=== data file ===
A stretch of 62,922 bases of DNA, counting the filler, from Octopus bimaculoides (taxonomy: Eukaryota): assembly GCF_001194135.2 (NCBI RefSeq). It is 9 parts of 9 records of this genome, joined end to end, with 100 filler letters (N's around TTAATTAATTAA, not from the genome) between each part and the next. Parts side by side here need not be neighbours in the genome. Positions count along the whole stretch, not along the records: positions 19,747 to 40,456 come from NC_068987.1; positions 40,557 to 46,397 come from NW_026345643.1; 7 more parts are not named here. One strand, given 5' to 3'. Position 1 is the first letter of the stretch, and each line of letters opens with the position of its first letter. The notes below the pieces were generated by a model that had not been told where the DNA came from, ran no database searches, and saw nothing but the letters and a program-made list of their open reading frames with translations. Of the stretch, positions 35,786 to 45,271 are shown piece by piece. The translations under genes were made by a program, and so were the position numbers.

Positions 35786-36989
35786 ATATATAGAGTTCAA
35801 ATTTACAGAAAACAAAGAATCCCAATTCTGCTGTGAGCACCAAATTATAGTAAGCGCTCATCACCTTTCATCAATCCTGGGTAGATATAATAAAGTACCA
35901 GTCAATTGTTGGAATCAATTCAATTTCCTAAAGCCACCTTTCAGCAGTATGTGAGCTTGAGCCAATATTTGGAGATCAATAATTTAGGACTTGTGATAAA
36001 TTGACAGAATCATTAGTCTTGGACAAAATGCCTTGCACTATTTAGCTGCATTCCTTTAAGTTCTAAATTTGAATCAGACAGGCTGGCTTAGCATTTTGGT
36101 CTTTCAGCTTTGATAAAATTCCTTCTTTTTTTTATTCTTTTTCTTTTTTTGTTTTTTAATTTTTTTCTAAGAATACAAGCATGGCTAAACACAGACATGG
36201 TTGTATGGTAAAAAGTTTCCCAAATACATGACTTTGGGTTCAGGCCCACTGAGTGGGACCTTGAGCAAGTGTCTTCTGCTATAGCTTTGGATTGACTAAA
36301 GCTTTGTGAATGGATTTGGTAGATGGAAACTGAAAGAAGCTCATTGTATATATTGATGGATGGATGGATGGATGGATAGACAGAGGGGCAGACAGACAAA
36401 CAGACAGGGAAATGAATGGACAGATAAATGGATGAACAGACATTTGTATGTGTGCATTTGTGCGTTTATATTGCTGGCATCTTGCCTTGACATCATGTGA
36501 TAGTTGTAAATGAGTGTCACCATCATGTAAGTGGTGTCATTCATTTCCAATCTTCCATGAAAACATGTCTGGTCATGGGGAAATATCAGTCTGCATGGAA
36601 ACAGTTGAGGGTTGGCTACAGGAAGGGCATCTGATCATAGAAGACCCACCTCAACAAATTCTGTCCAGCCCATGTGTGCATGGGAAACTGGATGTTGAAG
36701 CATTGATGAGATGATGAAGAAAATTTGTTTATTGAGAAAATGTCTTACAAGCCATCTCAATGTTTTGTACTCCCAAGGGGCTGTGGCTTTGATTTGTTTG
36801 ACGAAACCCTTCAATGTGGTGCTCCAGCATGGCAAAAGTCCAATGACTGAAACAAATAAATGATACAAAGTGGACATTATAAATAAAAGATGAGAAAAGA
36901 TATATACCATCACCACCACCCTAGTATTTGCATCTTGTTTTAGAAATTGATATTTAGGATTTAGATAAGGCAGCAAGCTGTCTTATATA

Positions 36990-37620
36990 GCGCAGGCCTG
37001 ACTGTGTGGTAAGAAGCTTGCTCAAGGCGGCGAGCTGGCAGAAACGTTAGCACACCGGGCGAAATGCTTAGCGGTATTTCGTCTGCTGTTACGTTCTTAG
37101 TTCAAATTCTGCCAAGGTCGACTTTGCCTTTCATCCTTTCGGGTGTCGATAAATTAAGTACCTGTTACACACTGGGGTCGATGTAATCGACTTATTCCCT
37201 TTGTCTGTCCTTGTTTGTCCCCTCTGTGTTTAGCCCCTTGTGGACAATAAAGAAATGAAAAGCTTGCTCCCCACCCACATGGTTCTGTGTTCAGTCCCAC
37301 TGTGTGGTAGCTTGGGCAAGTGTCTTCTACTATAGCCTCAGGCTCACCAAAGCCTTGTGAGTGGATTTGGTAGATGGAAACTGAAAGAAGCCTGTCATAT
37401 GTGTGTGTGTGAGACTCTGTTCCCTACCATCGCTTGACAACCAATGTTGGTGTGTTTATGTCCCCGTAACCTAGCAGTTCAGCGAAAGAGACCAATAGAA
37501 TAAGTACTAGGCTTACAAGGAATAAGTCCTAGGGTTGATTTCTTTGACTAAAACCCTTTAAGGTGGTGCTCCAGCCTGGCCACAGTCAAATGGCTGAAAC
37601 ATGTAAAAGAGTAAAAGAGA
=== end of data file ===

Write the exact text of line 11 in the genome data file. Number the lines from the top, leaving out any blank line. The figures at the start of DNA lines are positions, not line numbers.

36501 TAGTTGTAAATGAGTGTCACCATCATGTAAGTGGTGTCATTCATTTCCAATCTTCCATGAAAACATGTCTGGTCATGGGGAAATATCAGTCTGCATGGAA